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Latin America Report

Boricua Boom: Will Puerto Ricans Change South Florida's Latino Landscape?

Tim Padgett
SOUTH FLORIDA NETWORKING Members of Boricuas Realengos with the Puerto Rican flag on Hollywood Beach last month.

On Labor Day there was a good Puerto Rican party on Hollywood Beach – classic Willie Colón salsa music playing on the boom box – hosted by a South Florida group called Boricuas Realengos.

Boricua means Puerto Rican, and so the group’s name translates to “Far-Flung Puerto Ricans.”

Boricuas Realengos started just two years ago – but it already has 4,000 members. That’s because one of its missions is to help Puerto Ricans migrating to the U.S. mainland from their Caribbean island, which is a U.S. commonwealth.

“The situation is very bad in Puerto Rico,” says Angie Flores, a Boricuas Realengos director and an industrial engineer in Miramar who left Puerto Rico 21 years ago.

“It’s very hard to live there. So we want people from Puerto Rico to feel that family touch here and tell them, you know, how the system works.”

RELATED: Island Crisis Makes South Florida Puerto Ricans a Fast-Growing 'Watchdog'

That emergent "family touch" is helping newcomers like Norah Rodriguez more easily network job opportunities – like the math teacher position she found at Palm Beach Lakes Community High School soon after she arrived last year from Arroyo, Puerto Rico.

“Neither my husband nor I would have moved here if we didn’t have that kind of support,” says Rodriguez.

And that includes comfort food.

When Rodriguez moved to Lake Worth, so did The PR Bakery By Diana. It has her favorites, like mofongo, a fried plantain dish; quesitos, sweet cheese pastries, and mucho más.

Pastelillo de guayaba, arroz con gandules, tostones de pana,” Rodriguez chants as she scans the PR Bakery’s selections. “That’s the stuff your grandmother makes!

“I was really surprised to know that so many Puerto Ricans are now staying here in southern Florida.”

We want to have the Puerto Rican community to stay together – the same way that the Cubans do. –Angie Flores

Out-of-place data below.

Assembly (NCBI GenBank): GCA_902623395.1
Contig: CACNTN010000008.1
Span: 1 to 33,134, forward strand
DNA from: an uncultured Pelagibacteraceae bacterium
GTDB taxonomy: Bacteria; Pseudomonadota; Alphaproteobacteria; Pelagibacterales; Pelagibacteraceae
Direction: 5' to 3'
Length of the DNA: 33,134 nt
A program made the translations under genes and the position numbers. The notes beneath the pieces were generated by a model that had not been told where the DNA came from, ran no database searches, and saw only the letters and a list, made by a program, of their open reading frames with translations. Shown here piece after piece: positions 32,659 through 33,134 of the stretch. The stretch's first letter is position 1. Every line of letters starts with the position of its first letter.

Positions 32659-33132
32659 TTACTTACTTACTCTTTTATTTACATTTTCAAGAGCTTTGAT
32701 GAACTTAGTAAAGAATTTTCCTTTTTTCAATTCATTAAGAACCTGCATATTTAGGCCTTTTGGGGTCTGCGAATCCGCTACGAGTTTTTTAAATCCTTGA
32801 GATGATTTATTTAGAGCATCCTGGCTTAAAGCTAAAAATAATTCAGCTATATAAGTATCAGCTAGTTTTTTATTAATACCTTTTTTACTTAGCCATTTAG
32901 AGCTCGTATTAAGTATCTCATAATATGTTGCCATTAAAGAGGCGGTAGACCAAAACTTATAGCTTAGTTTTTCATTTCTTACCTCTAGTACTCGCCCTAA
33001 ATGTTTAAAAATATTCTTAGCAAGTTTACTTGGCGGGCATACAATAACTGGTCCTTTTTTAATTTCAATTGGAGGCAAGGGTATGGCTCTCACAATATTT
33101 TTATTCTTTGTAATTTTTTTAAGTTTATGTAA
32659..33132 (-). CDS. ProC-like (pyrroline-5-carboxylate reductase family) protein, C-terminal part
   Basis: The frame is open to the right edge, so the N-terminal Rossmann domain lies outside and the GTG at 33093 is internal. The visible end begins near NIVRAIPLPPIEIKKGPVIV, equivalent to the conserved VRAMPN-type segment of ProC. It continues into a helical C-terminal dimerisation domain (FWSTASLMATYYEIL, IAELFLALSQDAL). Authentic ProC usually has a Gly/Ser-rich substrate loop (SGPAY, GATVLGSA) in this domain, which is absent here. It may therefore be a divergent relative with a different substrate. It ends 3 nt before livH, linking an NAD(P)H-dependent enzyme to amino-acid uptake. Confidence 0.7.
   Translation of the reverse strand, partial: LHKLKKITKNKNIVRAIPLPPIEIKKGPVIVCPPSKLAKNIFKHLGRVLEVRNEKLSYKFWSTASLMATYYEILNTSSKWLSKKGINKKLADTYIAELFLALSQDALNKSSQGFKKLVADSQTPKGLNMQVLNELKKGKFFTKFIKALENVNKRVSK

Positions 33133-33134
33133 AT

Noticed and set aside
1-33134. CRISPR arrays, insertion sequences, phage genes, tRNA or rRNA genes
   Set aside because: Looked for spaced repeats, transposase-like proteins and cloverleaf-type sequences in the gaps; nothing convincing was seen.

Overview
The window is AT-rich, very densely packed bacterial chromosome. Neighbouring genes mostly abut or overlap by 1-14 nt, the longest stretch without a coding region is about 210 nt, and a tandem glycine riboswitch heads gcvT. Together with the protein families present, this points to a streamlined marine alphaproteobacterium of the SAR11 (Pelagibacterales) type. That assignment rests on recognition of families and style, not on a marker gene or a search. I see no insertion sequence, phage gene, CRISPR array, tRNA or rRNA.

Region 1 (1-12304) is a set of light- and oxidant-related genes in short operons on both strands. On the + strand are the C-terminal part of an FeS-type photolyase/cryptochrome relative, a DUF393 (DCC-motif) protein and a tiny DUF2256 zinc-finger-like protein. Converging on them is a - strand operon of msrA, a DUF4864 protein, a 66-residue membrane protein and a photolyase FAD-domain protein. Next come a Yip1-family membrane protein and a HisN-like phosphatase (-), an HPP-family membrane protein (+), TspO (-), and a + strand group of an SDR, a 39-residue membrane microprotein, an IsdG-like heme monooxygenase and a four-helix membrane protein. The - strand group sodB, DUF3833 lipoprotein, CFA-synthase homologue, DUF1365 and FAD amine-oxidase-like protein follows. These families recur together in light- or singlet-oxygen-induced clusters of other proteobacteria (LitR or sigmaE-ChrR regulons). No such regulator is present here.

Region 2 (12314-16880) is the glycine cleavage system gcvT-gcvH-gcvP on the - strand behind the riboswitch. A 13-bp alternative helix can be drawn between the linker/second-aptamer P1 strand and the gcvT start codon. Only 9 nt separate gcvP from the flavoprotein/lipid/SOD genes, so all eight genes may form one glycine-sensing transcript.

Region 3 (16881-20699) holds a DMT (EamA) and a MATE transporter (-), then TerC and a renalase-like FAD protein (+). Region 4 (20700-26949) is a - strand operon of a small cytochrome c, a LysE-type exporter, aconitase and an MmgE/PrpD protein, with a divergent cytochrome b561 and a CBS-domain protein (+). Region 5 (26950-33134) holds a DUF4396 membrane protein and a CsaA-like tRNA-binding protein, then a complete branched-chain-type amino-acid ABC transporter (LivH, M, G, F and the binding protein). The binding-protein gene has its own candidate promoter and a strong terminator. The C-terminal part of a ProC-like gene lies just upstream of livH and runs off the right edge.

She’s not the only one surprised.

One of the worst economic crises in Puerto Rico’s history is driving tens of thousands of people from the island each year. All of them are U.S. citizens – and most are coming to Florida. The state’s Puerto Rican population has grown 110 percent since 2000 to more than a million.

The majority live in Central Florida locales like Orlando. But what’s less known is that South Florida is experiencing this Boricua Boom too. More than 300,000 Puerto Ricans now live in Miami-Dade, Broward and Palm Beach Counties.

“South Florida – the culture is a lot more like Puerto Rico,” says Forth Lauderdale software engineer Carlos Hernandez, one of the Boricuas Realengos at the Hollywood Beach fiesta.

“It’s got more of a Latin way of life,” says Hernandez, who’s originally from Puerto Rico’s capital, San Juan, as he plays a güiro, a rhythm instrument made from a gourd.

That cultural factor is one reason Puerto Rican business is following Puerto Ricans into South Florida more than elsewhere in the state. National Lumber and Hardware is Puerto Rico’s largest home improvement chain, and it opened its first U.S. store last year in Lake Worth.


“It’s refreshing that I could go out and find a lot of the things I found in Puerto Rico,” says E.R. doctor Brian Mendez, who recently moved from Bayamón, Puerto Rico, to Miramar – which along with Pembroke Pines may be South Florida’s Puerto Rican epicenter.